A proposal for the partition of any country, especially one like India, had to be clear on seven points — territory of the proposed new state; the status of minorities in both states; links between the two states; exchange of population; a “corridor” between the two wings of the new state; the nature of the proposed state; and the place of the princely Indian states in the proposed set-up. There was no codified scheme covering these points. Jinnah's expositions flowed with changing times, from 1940 to 1947.
In order to appreciate them, one must ask why Jinnah thought of the partition, when and in what form. The question is easily answered. Like Sir Tej Bahadur Sapru, the federalist was appalled at the behaviour of the Congress Ministries in the Provinces and wondered how the Congress would behave if it were to capture power at the Centre. “There was a deal concluded between Mr Gandhi and Lord Linlithgow to implement the federal part of the Government of India Act, 1935. But providence helped and, in September 1939, war broke out,” he said in November 1945 during a tour of the North-West Frontier Province, or the NWFP, (Ahmad, Volume 2, pages 254 and 245).
Jinnah was realistic. Constitutional safeguards mattered little to a minority community unless it had a “definite share in power”. In his presidential address to the Lucknow session of the League in October 1937, he said, “All safeguards and settlements would be a scrap of paper, unless they are backed up by power” (Ahmad, Volume 1, pages 30 and 43). That required an accord on power sharing; the Lucknow Pact of 1916 adjusted to the situation in 1937. Inebriated with electoral success, the Congress spurned the proffered hand and opted for a monopoly on power.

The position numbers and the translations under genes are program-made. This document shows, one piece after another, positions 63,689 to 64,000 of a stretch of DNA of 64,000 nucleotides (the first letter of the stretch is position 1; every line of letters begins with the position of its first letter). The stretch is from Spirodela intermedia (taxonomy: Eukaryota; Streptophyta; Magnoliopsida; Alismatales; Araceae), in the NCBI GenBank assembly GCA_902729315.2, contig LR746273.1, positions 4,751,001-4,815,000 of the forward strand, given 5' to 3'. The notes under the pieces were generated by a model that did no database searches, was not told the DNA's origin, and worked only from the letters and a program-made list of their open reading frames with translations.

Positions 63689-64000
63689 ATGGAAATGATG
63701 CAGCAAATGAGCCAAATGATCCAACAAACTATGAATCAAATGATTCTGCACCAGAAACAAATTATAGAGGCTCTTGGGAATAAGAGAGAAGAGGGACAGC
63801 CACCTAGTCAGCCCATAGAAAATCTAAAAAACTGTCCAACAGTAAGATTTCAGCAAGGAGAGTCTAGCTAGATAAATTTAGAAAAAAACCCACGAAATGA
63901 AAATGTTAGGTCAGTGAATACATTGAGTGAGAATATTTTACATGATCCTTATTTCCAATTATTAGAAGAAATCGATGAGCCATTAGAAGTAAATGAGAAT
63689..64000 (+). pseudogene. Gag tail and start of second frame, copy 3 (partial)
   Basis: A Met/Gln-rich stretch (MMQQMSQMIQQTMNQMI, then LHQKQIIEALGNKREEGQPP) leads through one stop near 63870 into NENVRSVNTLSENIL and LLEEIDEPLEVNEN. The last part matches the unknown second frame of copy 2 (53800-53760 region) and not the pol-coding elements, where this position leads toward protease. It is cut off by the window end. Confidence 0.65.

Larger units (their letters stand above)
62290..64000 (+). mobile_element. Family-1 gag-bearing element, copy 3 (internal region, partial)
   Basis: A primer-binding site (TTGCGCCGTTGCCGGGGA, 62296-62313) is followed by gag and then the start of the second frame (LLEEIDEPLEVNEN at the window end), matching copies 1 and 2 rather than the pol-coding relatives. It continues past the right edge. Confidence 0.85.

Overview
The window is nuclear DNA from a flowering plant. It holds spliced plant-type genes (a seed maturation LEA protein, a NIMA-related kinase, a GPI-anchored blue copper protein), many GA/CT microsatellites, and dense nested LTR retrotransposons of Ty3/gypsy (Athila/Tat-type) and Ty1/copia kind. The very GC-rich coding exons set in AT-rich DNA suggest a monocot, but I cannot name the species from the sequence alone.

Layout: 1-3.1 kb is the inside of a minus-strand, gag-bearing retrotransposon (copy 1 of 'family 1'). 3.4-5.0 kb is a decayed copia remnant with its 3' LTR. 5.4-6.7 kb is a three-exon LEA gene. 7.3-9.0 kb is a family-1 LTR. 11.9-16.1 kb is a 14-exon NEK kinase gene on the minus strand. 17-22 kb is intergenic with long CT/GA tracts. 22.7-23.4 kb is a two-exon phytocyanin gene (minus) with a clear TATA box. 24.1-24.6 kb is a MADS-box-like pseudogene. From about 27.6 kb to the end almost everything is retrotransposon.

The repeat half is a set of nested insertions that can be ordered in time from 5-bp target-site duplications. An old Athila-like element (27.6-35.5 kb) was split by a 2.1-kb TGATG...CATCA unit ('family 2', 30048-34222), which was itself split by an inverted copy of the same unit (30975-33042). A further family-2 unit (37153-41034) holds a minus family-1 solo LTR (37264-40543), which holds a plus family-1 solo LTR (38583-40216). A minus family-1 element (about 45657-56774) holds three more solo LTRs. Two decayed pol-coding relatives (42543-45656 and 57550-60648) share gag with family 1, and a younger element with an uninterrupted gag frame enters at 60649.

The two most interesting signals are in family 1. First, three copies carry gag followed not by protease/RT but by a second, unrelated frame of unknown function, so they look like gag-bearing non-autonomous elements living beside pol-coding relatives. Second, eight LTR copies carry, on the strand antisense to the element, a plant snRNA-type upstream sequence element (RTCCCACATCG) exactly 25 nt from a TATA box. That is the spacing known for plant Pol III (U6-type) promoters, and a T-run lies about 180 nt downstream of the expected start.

The origins of Jinnah's Pakistan lie in his parleys with Viceroy Lord Linlithgow in 1939 whose reports to the Secretary of State for India, the Marquess of Zetland, reveal how Jinnah struggled first with the idea of a federation. In one, of February 28, 1939, he recorded the talks held a couple of days earlier. “I asked him [Jinnah] what suggestions he had to make, to which he replied that, while he did not reject the federal idea, it must be a federation which would ensure an adequate equipoise between Muslim and Hindu votes, and in which there should be an appropriate balance between the communities. I asked him how he contemplated securing this, to which he replied that he had in his mind the manipulation of territorial votes and the adjustments of territorial divisions as to bring it about. He blushed a little as I pressed the implication of these suggestions upon him, but in the end maintained that at any rate his project for the carving up of this country was a better one than Sikandar's [Sikandar Hayat Khan, Prime Minister of Punjab]. He admitted coyly that it might possibly prove very difficult in that event; and I asked him whether in fact he wanted us to stay. He again admitted with some reluctance that it looked very much as though that was the position that was going to emerge; but he added that many were losing faith in us” (Mushirul Hasan (ed.), Towards Freedom 1939, Part 2, Indian Council of Historical Research and Oxford University Press, New Delhi, page 1,760).
Congress alienation from Muslims